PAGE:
In a blog article published on February 27, 2017 by the U.S.-based non-profit organization Environmental Defense Fund (EDF), Tom Neltner, chemicals policy director at EDF, and Maricel Maffini, consultant to EDF, argue that chemical hazards must be considered in food safety plans.

The authors explain that under the Preventative Controls Rule, issued by the U.S. Food and Drug Administration (FDA), most facilities storing, processing, or manufacturing food must have a written food safety plan. Such a plan presents “a systematic approach for food manufacturers to prevent food safety problems rather than react when they arise.” Historically, the focus of these measures was on reducing the hazard of pathogenic contamination of foods. The authors emphasize, however, that the law also applies to chemical hazards in cases when a chemical, regardless of whether a contaminant or an additive, “has the potential to cause illness or injury.” Using lead as an example, the authors illustrate the requirements of the Preventive Controls Rule as they would apply to chemical hazards. They discuss sources of lead in the food supply chain, and outline the elements of a food safety plan for lead.

On March 2, 2017 the European Food Safety Authority released a proposal for a simplified approach to food safety management in small food retail businesses. The document provides “guidelines on how to identify the most relevant biological, chemical and physical hazards at each stage of the food production process, the activities or practices that make hazards more likely to occur and appropriate control measures.”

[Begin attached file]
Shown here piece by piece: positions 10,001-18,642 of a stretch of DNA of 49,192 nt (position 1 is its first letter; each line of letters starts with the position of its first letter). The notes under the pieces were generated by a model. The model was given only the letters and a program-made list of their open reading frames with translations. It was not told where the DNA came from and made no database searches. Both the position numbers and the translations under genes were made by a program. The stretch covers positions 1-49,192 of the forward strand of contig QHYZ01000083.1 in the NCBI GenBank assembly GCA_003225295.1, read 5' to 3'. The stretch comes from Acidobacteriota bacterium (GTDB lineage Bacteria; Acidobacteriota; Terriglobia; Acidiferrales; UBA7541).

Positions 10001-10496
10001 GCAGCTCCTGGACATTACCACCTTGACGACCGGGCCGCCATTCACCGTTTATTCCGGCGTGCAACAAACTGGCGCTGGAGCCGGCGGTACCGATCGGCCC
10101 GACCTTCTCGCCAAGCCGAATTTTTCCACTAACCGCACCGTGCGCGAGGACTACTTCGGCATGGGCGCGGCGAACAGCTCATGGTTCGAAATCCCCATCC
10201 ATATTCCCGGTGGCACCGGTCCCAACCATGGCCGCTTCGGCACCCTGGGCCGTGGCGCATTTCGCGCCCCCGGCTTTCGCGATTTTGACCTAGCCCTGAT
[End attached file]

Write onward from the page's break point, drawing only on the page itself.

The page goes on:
Read more

Tom Neltner and Maricel Maffini (February 27, 2017). “Why Food Safety Plans must consider chemical hazards.EDF + Business

Food Safety Magazine (February/March 2017). “What I learned by taking the FSPCA Preventive Controls for Human Food Course.

EFSA (March 2, 2017). “Food safety: simpler rules proposed for small retailers.

Oscar Rousseau (March 2, 2017). “New food safety rules for butchers.

EFSA Panel on Biological Hazards (BIOHAZ), Ricci, A., et al. (2017). “Hazard analysis approaches for certain small retail establishments in view of the application of their food safety management systems.EFSA Journal 15: e04697